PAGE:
For one lunch in Chicago last week I reached out to several vintners I thought might be in town early for Wine Spectator's Grand Tour event. Two responded that they would, and I invited them to join me at the Purple Pig, a relatively new restaurant with the enticing motto, "Cheese, Swine and Wine." Pork plays a pivotal role on the menu, which relies on Italian, southern French and Spanish dishes to use fresh and cured examples of food from the pig.
Neither Mark Tarlov, owner of Evening Land Vineyards, nor Gavin Speight, who imports Australian wines at Old Bridge Cellars, had met. They knew each other's wines, though. Speight admitted he was a fan of Evening Land's Oregon Chardonnays and Pinot Noirs, and had purchased some for his personal cellar. Tarlov's eyes lit up when he saw that Speight had brought a bottle from his cellar of Leeuwin Estate Chardonnay Margaret River 2005, a wine he imports.
I didn't ask either of my guests to bring a bottle with them. I cast the lunch as a chance to schmooze without pressure. But I wasn't going to turn down a chance to drink some of the Leeuwin, one of my favorite Chardonnays, and this one from a great vintage that's been in the bottle for five years.
It was a warm day, so we opted for a table on the terrace, which is quieter than the bistrolike interior, so we could get caught up on recent vintages in Oregon (consultant Dominique Lafon thinks Evening Land's 2009s are even better than the 2008s) and how Australia is faring against a strong headwind of public opinion (gradually better, according to Speight). A nice breeze wafted through the terrace from Michigan Avenue, and for starters, we drank half-carafes of Camerano Barbera d'Alba 2007 and La Mozza Morellino di Scansano I Perazzi 2008 off the Purple Pig's list, and started working our way through the menu.
This is an impressive kitchen. It executes offbeat Italian classics with simplicity and directness, such as lardo on crostini, fine slices of rosemary-tinged cured fatback draped over rustic toasts, and pork neck "gravy," a red sauce made with the flavorful bones, the well-softened meat and sauce mingling with a scoop of fresh ricotta. Ingredients are outstanding, such as the slivers of salame Toscana in a dish of baby artichokes braised with fingerling potatoes, or the sweet fresh fava beans in a salad with leeks and shreds of prosciutto and hard-boiled eggs.
My favorite dish, and I think Mark's and Gavin's as well, was the pig's ear with crisp kale, pickled cherry peppers and a fried egg. The ear, thinly sliced and fried to a crackle, tasted like potato stix of the gods, and the kale came off as a lighter version. Mixed with the egg, it was heaven.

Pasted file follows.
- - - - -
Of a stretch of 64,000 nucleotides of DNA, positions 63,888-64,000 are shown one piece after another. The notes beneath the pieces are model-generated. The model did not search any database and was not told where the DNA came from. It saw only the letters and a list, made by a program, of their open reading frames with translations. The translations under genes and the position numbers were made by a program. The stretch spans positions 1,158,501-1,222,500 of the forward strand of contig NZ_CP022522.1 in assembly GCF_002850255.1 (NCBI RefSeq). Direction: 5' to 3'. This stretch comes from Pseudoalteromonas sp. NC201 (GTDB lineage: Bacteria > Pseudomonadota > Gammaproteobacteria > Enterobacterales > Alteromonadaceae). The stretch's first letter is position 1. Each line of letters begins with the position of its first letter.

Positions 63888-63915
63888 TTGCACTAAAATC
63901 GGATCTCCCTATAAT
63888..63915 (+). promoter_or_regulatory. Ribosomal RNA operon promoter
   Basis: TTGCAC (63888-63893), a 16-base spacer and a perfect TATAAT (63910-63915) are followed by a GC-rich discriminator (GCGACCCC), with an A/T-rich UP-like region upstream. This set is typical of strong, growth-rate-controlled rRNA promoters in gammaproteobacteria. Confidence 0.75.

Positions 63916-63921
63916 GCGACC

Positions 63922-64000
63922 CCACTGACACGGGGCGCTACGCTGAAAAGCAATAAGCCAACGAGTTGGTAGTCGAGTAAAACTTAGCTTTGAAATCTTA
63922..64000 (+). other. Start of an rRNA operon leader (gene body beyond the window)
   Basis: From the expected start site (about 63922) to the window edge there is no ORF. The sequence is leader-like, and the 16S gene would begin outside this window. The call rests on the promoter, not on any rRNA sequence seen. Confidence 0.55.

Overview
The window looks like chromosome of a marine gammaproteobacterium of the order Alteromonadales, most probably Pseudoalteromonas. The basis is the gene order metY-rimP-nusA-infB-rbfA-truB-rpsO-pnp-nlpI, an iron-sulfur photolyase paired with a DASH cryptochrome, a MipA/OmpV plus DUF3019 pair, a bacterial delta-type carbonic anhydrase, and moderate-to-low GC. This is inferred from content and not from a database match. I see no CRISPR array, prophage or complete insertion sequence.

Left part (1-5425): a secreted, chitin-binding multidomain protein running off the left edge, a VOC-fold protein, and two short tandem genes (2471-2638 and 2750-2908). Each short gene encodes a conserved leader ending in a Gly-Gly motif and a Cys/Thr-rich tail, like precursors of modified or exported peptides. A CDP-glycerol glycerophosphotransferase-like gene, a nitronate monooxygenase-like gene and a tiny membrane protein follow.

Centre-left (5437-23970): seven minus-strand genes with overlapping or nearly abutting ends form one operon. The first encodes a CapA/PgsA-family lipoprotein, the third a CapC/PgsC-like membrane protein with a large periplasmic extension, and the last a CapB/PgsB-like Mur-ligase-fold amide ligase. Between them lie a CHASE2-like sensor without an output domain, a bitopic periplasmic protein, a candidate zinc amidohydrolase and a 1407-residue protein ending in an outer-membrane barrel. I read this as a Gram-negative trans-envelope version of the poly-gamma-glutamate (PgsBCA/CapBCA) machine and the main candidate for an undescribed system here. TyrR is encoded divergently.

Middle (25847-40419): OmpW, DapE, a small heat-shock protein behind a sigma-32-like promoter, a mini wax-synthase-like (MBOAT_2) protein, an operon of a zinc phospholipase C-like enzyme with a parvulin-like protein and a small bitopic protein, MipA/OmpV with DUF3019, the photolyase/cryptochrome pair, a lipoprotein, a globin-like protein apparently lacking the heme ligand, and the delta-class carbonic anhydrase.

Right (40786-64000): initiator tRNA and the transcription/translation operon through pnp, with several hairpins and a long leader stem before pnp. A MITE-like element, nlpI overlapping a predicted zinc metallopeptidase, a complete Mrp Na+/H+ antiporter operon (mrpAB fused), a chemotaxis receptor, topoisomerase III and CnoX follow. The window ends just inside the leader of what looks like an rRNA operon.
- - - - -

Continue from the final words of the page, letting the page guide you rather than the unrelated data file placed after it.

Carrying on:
Aside from the Leeuwin, Gavin also brought along a rarity from his cellar, Bass Phillip Pinot Noir Victoria Premium 1995. That was a gutsy move, bringing a fully mature Australian Pinot to lunch with the maker of one of America's best. In my exposure to Bass Phillip, I have been alternately impressed and frustrated by what I've tasted. When they are good, the wines have the refinement and elegance of a Burgundy. When they are not, they can feel rough-textured and the flavors can veer into excess earthiness and gaminess. On top of that, Bass Phillip has sent no wine to the U.S. for the past seven years, and even before that it was just a few cases.
This one was a revelation. Still fresh, it had taken on the silkiness and extra nuances of maturity. Flavors centered around a core of plum and cherry, with hints of tea, dusky spices and a hint of tobacco. It had impressive length, although it lacked the intensity and expansiveness of a great vintage. And it got better in the glass, as we sipped it with our last round of small plates and a platter of cheese (92 points, non-blind). Tarlov, a longtime Burgundy fan, loved it too.
I looked it up in our database. When I reviewed it in 1997 I rated it 91 points and called it "a harmonious, subtle wine with impressive depth and resonance. It vibrates with richness yet maintains an elegant feel. Drink now." Obviously, it did not hurt to wait in this case. It was $55 on release.
The Leeuwin has reached a plateau in which the freshness of its youth is gradually mingling with the extra added attractions of maturity, picking up sly hints of tobacco and green tea around a core of pear and grapefruit. It has tremendous length, finishing with intensity and grace. Still formidable, it seems to be gaining in elegance (95 points, non-blind).
Coincidentally Tarlov, who was pouring an Evening Land Chardonnay, and Speight, responsible for a recent vintage of Leeuwin, ended up in adjacent booths at the Grand Tour tastings. I swear I did not plan it that way. You can taste their wines Thursday in Boston at the final event.
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Don Rauba — Schaumburg, IL — May 17, 2011 11:18pm ET
Steve Trachsel — Poway, Ca. — May 18, 2011 2:41pm ET
Harvey Steiman — San Francisco, CA — May 18, 2011 3:02pm ET
Steve Trachsel — Poway, Ca. — May 18, 2011 6:18pm ET
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